I remember back in the early 1990’s when I was up against the feeling I have right now. Although I was not directly addressed by the person that I would later publicly pray for in that metroplex church before we left the building that evening, when the announcement was made that this little girl had been afflicted… I was left with no options as again my entire being was engaged in the consequences of what those words that had just been publicly spoken meant for that little girl. At the end of services I went forward to say a little something before leading the prayer. While there is probably not anything I said that night that is still remembered by anyone all these years later, I still remember praying these words before that church family.

“Please Lord, let the disease be anything else for this girl. Just please, not this.”

I always like to arrive super early to the games that we attend in the suite at AT&T Stadium. Gives me time to tape little pieces of paper with the names of attendees on their designated seats. Then I can grab my binoculars and sit down to see what Uncle Jerry Jones is up to. Usually about forty-five minutes before kick-off he will make his way to the field to greet and mostly… be greeted. But by game time the stadium fills and the suite fills and the start of the game is enjoyed.

Their group arrived a little bit late. I think they may have gotten detained at dinner before heading out to the stadium. But, I expect there was another reason they were slow getting from the parking lot and then finally all the way up to the suite. Here is where that crushing feeling comes into my life again.

I was distracted as the entire group entered in phases. I most always like to greet everyone when they arrive and then show them where the seats are with their names on them. And as I was busy doing this I did not notice her immediately upon entrance. I was saying “hello” to her father-in-law at the time she and her mother-in-law found their seats. The two seats right in front of mine. I will say right here… sometimes it is just too odd as to the way things are worked out. This is another of those oddities, at least for me it was.

When I sat down I greeted both women sitting directly below me. The mother-in-law on the left and by the steps of the aisle and the younger woman to her right and up against the glass partitioned wall that separates one suite from another. It was about midway through the first quarter that I saw the younger lady start turning around in her chair to face me as she sat with her legs under her on the seat. I thought that a bit strange. Then she spoke. While these may not be her exact words, they are the exact meaning. “I have RA.” She spoke rather softly and continued to say… “I’m scared.” I sat my binoculars on the little stand beside my chair and leaned forward to better hear her. By now I can see the range of thoughts and emotions in her eyes that I could identify with so very, very well. “You have RA, right?” she asked,  I’m not sure who had told her but she obviously knew because that’s not something you just throw out on speculation.

I responded “Yes. How long have you had it?” At this point I am seeing the puffiness of her hands as she reached back and answered “A year now and I’m afraid and scared. I am in such pain and I’m perplexed and fearful.”

“How old are you now?” Typically I would never ask a female that question. While I may not be the wisest of the turnips that fell off the truck last week, I do have a bit of moxy from time to time. Probably just a bit though. I thought I understood her to say she was “thirty-three”.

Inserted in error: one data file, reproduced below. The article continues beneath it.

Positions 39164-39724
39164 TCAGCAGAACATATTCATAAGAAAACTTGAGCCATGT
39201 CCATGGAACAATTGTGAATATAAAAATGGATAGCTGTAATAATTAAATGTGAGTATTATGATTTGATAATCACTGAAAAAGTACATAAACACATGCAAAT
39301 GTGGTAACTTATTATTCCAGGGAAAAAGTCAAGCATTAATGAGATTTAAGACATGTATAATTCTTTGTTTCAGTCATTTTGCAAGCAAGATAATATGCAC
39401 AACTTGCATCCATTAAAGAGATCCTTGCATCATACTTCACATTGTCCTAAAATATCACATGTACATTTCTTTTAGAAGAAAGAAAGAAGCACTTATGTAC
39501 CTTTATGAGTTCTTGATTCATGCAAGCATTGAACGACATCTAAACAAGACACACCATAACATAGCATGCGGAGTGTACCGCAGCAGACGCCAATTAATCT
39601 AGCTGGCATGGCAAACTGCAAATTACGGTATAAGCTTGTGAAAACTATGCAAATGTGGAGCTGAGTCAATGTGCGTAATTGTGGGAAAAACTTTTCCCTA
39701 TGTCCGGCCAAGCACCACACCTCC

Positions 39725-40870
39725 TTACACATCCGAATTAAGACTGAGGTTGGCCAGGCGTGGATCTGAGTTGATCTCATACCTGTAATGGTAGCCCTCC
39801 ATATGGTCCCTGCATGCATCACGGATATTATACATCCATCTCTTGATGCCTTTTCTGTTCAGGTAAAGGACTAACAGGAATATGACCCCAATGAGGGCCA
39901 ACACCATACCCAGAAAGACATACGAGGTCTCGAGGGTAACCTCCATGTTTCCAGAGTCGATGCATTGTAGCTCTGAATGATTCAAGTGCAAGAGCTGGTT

This process went on a few times up until the halftime of the game. She would sit there a bit and then work her way into the sitting backward position and start asking questions while making statements all at the same time. She is, as she said, “Lost”.

I have been defined in many ways throughout my life. Mostly my adult life I should say in referencing these following words. “Over the top.” “Arrogant.” “Prideful.” “Stuck up.” “Smart aleck.” I particularly like that last one. Makes me think that “those who think they know so much should just be quiet and let those like me speak!”. Oh well, the nature of a man will shine through I suppose. I like to think of it as… humor.

There is a word that I sincerely hope accompanies me when my name is brought up after I am no longer around. Not that folks might have ever really seen it in me, but maybe they will have just known it. “Understanding.”

Those seats in front of me were occupied by others in the second half of the game. I watched as she struggled to get up and down and walk and move and… smile. She managed to smile throughout the entire evening. Perhaps I really “understand” that part better than anything.

There are many things I would love to say to her family. I am sure my wife would be way better equipped to say the “right things” as compared to what my words might be as she has now been living with me for over (32) years. But I expect the opportunity will never really present itself. And, as I am not one to overtly thrust myself into another persons life without being invited, well… I don’t think anyone ever asks another to “overtly” enter their life, I would  hope that she and her immediate and then also her extended family avail themselves of the knowledge that would be so very helpful to this young woman as she struggles through so many kinds of hell that trying to define them all would be another hell in and of itself. You see, it will be the family and close friends that determine how her hell goes. And, no matter how powerfully assistive anyone in her life may become the simple fact remains: She will be alone with her thoughts and fears and pain. For these parts of the fight are locked away in regions of the heart, soul, mind and spirit that can only be reached and then touched by the Creator Himself. Period.

In less than two years I will be fifty-seven years old. My RA life will be fifty years old. While I will have battled the RA war for longer than this young woman has been alive, she will catch-up with my “understanding” very quickly. There is nothing joyful about that. Often there will be no words that suffice to help.

There are still very few things that can cause me to cry. May God Bless Her… Family.

GLB says… LATER!  (Originally Written 11.19.2013)


Filed under Personal Stories